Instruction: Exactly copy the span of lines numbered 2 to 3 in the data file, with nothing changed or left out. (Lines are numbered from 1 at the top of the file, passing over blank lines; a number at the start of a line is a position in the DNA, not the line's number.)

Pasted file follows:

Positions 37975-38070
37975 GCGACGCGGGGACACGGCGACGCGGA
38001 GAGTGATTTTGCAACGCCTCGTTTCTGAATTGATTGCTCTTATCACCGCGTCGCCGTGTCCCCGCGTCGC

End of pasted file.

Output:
37975 GCGACGCGGGGACACGGCGACGCGGA
38001 GAGTGATTTTGCAACGCCTCGTTTCTGAATTGATTGCTCTTATCACCGCGTCGCCGTGTCCCCGCGTCGC